'Patriot'the only images Pinoys can form in their minds are – the basketball team owned by AirAsia – faces on the coins and bills – a missile made by the UShence, 'Patriotism' is such a mundane word for pinoys. It is only used to depict katiponeros and ilustrados.-Master0fn0ne

  13. Thanks for the update. I think this episode is best ended quickly, for the safety of Filipinos in Sabah and whities such as myself in many areas. I was impressed that the Muslim governors of AARM issued a unified statement asking the Sultan to back off. Of course, he refused. That suggests the peace process will continue. And I think President Aquino handled the matter correctly. Refer to Jetlag's commentary above, which I concur with.

  14. Yes, I find the notion of "unity" to be sorely missing amongst the divisions by island, language, ethnicity, religion, clan, and social class. If the Philippines wishes to be both independent and strong, she might want to do some work on unity.

  15. Anonymous says:

    It really pisses me off when people reduce the Sabah issue to a simple black-and-white, the-Philippines-is-right-Malaysia-is-wrong issue. I almost got into an argument with my mother in law this weekend because she kept saying "But Pnoy should have sided with the Filipinos!" etc etc. If it really were that simple, then we wouldn't be in this predicament now, would we? Fine, the Sulu Sultanate has a claim over Sabah, but who is the real sultan anyway? And what about the actual residents of Sabah? What do they have to say about this? And does anyone really expect Malaysia to just surrender Sabah just like that? It's a very comvoluted issue and I don't think it's fair to blame the president for every effing thing that goes wrong. It's ridiculous.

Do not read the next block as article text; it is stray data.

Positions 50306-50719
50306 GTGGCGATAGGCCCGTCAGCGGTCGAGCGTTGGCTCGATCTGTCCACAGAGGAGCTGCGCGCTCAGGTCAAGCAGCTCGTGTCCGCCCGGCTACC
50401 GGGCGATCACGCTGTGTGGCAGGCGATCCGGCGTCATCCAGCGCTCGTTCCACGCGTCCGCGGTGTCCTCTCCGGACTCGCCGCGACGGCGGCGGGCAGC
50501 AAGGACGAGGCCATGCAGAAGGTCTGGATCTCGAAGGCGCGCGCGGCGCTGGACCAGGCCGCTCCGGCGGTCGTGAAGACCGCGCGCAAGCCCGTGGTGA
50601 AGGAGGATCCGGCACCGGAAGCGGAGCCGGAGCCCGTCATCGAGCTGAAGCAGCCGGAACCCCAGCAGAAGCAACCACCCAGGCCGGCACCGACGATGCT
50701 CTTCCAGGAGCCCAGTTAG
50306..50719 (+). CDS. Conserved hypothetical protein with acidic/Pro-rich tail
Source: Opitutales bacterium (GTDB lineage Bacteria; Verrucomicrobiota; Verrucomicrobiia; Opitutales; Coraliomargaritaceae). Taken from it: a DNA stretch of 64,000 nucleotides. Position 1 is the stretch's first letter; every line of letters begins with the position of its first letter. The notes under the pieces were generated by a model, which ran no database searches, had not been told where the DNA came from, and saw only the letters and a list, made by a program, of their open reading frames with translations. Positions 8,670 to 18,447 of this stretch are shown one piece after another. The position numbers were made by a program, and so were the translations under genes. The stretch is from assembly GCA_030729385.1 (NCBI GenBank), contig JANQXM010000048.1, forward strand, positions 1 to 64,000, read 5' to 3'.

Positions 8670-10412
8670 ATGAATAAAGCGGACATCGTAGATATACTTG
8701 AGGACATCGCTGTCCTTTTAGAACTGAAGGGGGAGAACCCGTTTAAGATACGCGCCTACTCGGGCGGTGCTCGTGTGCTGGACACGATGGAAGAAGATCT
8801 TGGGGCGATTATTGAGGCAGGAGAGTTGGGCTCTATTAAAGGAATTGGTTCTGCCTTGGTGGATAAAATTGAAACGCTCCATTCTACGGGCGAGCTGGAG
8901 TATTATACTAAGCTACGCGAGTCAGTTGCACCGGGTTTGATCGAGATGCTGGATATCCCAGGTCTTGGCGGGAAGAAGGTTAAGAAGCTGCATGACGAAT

16. Yes. Actually, the President DID side with Filipinos, the hundreds of thousands working or living in Sabah peacefully. All responsibility should reside with the Sultan. 100%

  17. Zion says:

    Personally, I think Aquino is doing a good job running the Philippines. I'm honestly not an Aquino supporter because I thought he just won because of Aquino magic but seeing how he is handling the issues right now, I think he is holding on his own.I find it curious though, why NOW? Why now did they try to invade Sabah? I would want Sabah to be part of the Philippines soon but the country has enough problems with China.The word patriotism seems to have faded in the Philippine vocabulary. Just take a look at how k-pop is more famous than OPM. Most of the youth have forgotten what it's like be a Filipino.